“On 15 May, 6,000 people from Maharashtra came to Bengaluru. They were not isolated or quarantined. They were all asymptomatic. Tests were not conducted,” the official who did not want to be named said. “They would have met another 60,000 people even at the conservative estimate of each one of them meeting 10 persons. This has led to community transmission.”
The official added that districts outside the capital had done a better job.
“For example Udupi, which had about 20,000 arrivals from Maharashtra, tested all of them and controlled the spread by quarantining them,” the official said.
BBMP commissioner Kumar denied the charges that contact-tracing had been lax. He said the sudden surge had upset their expectations. “We have done all that we should on the ground,” he said. “The numbers do not reflect it as the data is still being uploaded. You will see all of it in the next couple of days.”
We have ramped up our efforts: BBMP chief
Kumar emphasised that the BBMP has ramped up the system. He said that the BBMP has put in place 275 ambulances and 36 hearse vans across the city.
On the growing demands for bed allocation, the commissioner said that roping in private hospitals has helped the situation.
“These private hospitals have given 2,000 beds exclusively for the government. This is apart from those beds they have set aside for which they charge,” he said. “From ordinary beds, to high flow oxygen, ICU and ones with a ventilator have all been provided for which the government is bearing the expenses.”
He admitted that there was a lag in the number of tests that were being conducted, but attributed it to private laboratories not updating their data on the Indian Council of Medical Research (ICMR) portal.
“Private labs would call the patients directly and tell them if they are positive without updating it on the ICMR database. A panicking patient would try to get admitted into a designated hospital, but would not be admitted as neither the BBMP nor the hospital would have the information as we follow the ICMR data,” the commissioner said.
Hepsibah Korlapati, the IAS officer in charge of the BBMP war-room, said there are two major reasons for the sudden spike in cases — significant mobility factor and markets with high population that have led to the pandemic spread.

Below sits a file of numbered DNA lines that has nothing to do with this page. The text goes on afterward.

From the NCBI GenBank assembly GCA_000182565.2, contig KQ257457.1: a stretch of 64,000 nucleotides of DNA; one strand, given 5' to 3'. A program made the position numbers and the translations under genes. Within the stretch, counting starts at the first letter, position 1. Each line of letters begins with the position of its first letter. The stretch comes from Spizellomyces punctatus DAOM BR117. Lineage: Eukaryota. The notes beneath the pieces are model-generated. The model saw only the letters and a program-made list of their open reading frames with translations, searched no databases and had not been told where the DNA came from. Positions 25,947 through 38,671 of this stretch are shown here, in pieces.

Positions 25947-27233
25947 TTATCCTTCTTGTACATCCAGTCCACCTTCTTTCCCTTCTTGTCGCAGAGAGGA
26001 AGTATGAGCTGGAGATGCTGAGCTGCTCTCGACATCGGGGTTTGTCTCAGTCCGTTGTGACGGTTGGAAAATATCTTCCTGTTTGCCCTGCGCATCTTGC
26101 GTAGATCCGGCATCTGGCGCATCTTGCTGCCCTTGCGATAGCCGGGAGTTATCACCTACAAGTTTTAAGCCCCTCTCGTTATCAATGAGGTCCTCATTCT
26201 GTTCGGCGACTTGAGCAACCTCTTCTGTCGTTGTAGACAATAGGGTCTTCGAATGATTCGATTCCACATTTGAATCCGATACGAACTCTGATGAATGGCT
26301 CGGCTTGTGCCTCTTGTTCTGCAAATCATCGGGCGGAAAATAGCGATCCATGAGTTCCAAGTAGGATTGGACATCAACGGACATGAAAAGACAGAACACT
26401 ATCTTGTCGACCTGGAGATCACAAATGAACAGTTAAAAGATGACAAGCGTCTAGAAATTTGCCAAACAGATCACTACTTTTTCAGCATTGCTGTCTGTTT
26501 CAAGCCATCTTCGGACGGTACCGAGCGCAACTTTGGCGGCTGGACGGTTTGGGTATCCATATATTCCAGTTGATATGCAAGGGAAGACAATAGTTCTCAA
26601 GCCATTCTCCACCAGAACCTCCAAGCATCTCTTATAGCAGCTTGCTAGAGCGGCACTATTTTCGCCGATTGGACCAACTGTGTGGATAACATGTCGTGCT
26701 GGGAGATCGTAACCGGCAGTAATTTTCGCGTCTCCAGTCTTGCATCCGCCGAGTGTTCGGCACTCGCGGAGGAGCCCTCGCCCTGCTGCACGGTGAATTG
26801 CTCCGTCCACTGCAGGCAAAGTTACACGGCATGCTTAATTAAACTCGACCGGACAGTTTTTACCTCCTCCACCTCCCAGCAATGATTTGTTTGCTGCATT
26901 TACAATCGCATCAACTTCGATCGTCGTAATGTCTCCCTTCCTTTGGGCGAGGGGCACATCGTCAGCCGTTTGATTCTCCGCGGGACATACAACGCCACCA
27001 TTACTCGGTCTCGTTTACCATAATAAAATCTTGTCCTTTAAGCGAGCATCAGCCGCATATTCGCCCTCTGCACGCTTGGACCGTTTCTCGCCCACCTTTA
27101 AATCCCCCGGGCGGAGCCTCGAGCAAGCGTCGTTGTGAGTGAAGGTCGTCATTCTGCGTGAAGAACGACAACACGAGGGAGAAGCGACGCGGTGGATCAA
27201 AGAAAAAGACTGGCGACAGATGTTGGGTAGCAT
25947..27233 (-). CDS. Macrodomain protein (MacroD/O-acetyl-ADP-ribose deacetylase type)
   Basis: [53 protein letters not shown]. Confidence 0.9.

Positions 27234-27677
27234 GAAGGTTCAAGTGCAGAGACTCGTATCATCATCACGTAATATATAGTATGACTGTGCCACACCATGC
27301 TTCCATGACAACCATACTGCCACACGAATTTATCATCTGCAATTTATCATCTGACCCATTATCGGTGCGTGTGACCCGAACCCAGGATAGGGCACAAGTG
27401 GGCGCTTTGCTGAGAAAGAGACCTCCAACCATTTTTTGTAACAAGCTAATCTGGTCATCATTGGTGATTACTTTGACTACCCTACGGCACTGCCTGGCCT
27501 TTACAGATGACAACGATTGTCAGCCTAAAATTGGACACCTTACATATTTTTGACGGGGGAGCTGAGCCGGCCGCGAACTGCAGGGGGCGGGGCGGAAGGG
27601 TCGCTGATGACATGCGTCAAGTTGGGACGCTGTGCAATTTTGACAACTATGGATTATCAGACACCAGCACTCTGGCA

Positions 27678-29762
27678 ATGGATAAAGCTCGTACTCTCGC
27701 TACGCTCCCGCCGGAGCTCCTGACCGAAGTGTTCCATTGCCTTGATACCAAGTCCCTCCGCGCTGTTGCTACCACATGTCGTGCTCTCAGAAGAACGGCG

Korlapati also said that BBMP had increased testing from 1,000 tests per day in May to a daily 5,000 now. “With increased testing the positivity rate also will increase five times. We all are working together,” she added.
What can be done better
Karnataka Deputy Chief Minister Dr Ashwath Narayan, who is in charge of the state’s Covid Care Centres, said that initially there was a problem in coordination between the BBMP and the state health department. But timely intervention ironed out any issues, he told ThePrint.
He did agree that tracing of primary and secondary contacts had been an issue but claimed that the system has now been streamlined. “Initially, in the transmission phase, there was a challenge. But we have resolved it. We are able to handle the issue despite the spurt in cases,” Narayan told ThePrint.
Dr Babu, however, feels that districts in Karnataka have done better than Bengaluru. This he attributes to proper planning and execution by the district administrations.
“Bengaluru’s city administrative body should have better accountability and coordination for effective handling of the situation,” he said.
“The situation can be salvaged. This is not a desperate or impossible situation that we cannot overcome. We have senior IAS officers and ministers involved in day-to-day management, but all this could have been prevented.”